Trusty Volvo

by JeremySpoke under Relationships,Single Life

I am reaching a critical point in my life. My job affords me enough money to possibly buy a new car, yet I am morally opposed to buying something when I can just as easily not buy it and have a lot more money. I drive a 1997 Volvo S90. It is fantastic. It provides every luxury demanded by my cosmopolitan lifestyle. Namely, the air conditioning works and the wheels turn.

I started thinking, though, that in order to date successfully, I should get a car that isn’t the personification of my lifetime of shortcomings. Maybe there’s more to life than a functional air conditioner and an AM/FM radio. I don’t want to be that guy with all the high tech gadgets like tinted windows and power steering. I got so caught up in the comfort of American amenities that I forgot who I was inside. I don’t need a working radio or seatbelts in order to live. I need seatbelts that are approved by some government organization.

Assuming that I decide to buy a new car, I will have to cut back on my already cut back lifestyle. First, I will have to cut my three meals a day to one Snickers bar a day. I will have to stop texting and talking on my phone. My parents will have to go a few years before knowing that I am okay. Also, I will have to go a little while with no health, life, or car insurance. I think it will be alright if I find the love of my life and don’t die in the process.


Dating On A Budget

by Tamar Caspi under Relationships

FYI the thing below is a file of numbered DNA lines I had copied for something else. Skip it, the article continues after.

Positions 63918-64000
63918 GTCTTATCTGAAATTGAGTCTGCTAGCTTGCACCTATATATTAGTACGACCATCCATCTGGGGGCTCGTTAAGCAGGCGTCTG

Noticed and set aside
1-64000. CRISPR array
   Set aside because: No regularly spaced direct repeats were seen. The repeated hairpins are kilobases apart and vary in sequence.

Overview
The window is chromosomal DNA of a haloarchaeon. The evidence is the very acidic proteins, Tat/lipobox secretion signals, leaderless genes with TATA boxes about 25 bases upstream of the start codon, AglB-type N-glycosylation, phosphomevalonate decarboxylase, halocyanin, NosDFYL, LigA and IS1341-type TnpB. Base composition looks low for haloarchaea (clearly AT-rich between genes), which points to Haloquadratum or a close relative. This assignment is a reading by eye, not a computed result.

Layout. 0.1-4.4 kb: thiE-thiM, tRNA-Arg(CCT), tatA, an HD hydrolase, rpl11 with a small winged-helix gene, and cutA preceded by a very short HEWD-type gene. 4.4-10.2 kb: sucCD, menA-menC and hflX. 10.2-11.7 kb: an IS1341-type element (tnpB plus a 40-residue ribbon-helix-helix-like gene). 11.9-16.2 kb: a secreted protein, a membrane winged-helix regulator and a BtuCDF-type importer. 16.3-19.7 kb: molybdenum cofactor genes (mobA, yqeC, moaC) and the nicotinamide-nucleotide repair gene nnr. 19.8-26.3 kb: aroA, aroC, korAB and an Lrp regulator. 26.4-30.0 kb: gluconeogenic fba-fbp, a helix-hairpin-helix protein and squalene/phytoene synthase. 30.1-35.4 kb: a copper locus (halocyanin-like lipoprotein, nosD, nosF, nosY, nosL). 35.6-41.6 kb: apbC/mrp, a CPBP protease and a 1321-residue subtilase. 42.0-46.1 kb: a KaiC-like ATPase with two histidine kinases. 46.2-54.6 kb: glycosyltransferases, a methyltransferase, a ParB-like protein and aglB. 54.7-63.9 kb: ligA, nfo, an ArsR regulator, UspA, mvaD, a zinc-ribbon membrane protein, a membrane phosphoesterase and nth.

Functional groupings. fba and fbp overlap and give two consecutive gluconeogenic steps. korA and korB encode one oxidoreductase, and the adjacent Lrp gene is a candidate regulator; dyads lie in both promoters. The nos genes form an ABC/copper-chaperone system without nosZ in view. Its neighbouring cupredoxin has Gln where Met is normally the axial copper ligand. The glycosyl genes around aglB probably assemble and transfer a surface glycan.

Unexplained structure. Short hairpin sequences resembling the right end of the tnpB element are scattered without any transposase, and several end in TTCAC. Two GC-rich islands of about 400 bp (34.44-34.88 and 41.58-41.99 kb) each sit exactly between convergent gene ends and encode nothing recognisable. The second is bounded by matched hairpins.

Maybe you’ve held on to your job during this economic downturn, maybe you’ve had to dip into your 401k or maybe you’ve even had to move back in with your parents as you try to save money. It doesn’t matter how the recession has affected you, if you’re single and dating then you’re not going to stop going out no matter how hard your wallet’s been hit. Whether you’re dating for the fun of it or seriously looking for someone to share the rest of your life with, the type of dates you’re now going out on have to change because of the country’s financial mess.

In the long run, a JDate membership isn’t expensive and is worth keeping. Think about how many drinks you’d have to buy at a bar in one month for yourself, your friends who you dragged out with you and the girls you’re hitting on. JDate is definitely cheaper than all that fuss. Instead, save your money for an actual date with a great girl/guy you met on JDate.

Other tips:
-find less expensive but tasty hole-in-the-wall restaurants instead of the newest, trendiest, fanciest place
-split an appetizer and a dessert, it’s romantic
-women should offer to go dutch and be prepared to actually pay up although it’s nice for the man to say no
-plan a daytime date with a picnic on the beach or a hike in the mountains
-after a few dates out, offer to cook and stay in for the night